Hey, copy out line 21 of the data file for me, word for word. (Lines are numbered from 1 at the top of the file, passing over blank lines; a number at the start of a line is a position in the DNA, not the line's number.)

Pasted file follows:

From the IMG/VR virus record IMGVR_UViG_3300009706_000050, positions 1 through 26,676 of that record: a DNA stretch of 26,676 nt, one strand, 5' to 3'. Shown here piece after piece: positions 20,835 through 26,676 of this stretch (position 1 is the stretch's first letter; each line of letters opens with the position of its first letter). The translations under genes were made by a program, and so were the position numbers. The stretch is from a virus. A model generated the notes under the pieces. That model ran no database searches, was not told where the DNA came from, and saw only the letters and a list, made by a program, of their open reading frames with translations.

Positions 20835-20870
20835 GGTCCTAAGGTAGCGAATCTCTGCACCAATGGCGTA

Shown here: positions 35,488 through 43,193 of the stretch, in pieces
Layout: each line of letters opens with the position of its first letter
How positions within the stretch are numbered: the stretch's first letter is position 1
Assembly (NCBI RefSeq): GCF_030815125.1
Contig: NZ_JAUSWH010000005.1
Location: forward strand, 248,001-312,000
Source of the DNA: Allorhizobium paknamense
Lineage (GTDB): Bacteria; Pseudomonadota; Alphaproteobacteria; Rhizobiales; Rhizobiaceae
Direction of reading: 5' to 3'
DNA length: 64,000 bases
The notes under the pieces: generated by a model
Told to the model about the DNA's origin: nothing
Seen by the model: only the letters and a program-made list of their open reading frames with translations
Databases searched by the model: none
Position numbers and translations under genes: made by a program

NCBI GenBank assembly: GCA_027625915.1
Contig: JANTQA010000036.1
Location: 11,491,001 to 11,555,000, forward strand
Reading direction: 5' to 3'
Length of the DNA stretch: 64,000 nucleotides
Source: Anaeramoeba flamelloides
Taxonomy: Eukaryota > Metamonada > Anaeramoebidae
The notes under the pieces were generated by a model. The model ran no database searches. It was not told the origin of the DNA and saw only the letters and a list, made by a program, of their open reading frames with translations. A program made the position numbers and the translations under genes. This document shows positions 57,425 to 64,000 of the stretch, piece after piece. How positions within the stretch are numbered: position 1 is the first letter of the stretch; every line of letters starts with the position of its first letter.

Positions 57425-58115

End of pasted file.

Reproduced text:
Location: 11,491,001 to 11,555,000, forward strand